Contrary to the current legal realities, responsibility for what transpires between an analyst and analysand can only be the responsibility of that particular partnership.[6]  To see the supervisor as “responsible” for what actually transpires between his or her supervisee and that supervisee’s patient defies logic.  In the first place, all that a supervisor really ‘knows’ about the patient in question is what he or she learns second hand though the report of the supervisee.  Furthermore, it is illusory to believe that a supervisor in actuality has any real ‘control’ over the actions of the supervisee.

My insistence that supervision focus on work with a single patient (particularly in situations where this requirement is not already dictated by training requirements) also serves to throw into immediate focus some of these issues about the nature of analytic supervision.  In trying to decide which analysand to present in supervision, the supervisee must grapple with the issues implicit in why one would choose the work with a particular analysand to present.  Does one choose work that is going particularly well, or particularly poorly; does one choose a relationship that is relatively typical in ones practice or atypical– the choice reflects much of one’s preconceptions about the process.  It also begins to sound themes about how a supervisee feels about his or her work and about the process of supervision.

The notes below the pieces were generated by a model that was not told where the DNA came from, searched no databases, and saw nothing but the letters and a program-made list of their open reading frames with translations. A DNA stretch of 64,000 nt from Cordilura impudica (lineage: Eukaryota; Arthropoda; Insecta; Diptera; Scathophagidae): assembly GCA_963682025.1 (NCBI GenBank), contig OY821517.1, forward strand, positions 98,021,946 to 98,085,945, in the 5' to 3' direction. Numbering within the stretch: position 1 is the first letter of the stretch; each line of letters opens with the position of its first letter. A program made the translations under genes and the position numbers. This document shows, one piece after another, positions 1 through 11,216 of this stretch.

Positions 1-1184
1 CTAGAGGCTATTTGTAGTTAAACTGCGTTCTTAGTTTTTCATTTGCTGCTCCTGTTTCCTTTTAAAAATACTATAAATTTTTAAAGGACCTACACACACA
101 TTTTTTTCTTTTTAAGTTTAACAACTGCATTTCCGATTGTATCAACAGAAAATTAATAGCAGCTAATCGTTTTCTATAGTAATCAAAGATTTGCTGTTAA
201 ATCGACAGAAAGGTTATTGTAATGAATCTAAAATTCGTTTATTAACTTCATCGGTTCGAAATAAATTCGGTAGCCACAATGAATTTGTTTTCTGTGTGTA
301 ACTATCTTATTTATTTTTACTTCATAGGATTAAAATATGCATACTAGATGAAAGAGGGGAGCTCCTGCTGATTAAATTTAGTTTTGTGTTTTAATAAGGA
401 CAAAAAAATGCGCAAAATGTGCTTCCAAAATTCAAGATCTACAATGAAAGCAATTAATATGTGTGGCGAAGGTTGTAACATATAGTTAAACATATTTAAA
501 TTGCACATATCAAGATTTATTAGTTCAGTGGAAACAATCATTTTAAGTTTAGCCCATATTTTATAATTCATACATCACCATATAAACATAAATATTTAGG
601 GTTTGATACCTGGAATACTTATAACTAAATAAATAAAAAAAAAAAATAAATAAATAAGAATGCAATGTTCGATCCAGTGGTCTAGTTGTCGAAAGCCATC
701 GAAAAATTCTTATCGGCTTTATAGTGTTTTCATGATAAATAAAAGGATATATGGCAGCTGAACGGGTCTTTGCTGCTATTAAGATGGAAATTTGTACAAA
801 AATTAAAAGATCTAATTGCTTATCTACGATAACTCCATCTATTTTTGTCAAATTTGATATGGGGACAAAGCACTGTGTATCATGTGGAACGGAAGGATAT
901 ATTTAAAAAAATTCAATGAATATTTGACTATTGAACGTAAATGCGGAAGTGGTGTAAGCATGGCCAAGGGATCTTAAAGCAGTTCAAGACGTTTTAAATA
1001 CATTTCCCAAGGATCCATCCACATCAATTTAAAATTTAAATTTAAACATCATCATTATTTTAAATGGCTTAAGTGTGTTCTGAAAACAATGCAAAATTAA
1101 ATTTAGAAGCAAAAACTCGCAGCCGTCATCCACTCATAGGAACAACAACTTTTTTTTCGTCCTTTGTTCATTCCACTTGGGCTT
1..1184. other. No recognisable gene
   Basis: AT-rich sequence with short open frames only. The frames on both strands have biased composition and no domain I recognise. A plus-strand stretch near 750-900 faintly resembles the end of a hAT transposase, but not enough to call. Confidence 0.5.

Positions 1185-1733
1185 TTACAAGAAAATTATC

My second requirement is seemingly somewhat paradoxical.  I request that a supervision work as much from spontaneous recall as possible; and, at the same time, I expect that the supervisee present the work in as nearly verbatim form as possible.  I do not ever agree to listen to tapes, I most strongly request that supervisees do not take notes during analytic sessions,  and I prefer (although I do not insist) that he or she not present from notes (viz., those reconstructed after the analytic session) in the actual supervision session.  Since my intention is to assist in the growth of the supervisee’s actual functioning as an analyst, I attempt to recreate the experience as it actually exists during the process.  The point is not at all to minimize the necessity of detail and accuracy, but rather to structure a way to make this sort of detail and accuracy more organically a part of the supervisee’s ongoing functioning.  In truth, there are exceedingly few practicing analysts who really work in the way much of supervision encourages:  we remember what detail we can during the actual encounter of the sessions, we do not refer to our notes.  The immediacy of our reactions to our analysands comes not from a written catalogue of notes, but from our living memory.  I shall return later to the second half of this apparent paradox, the importance I place on specific details.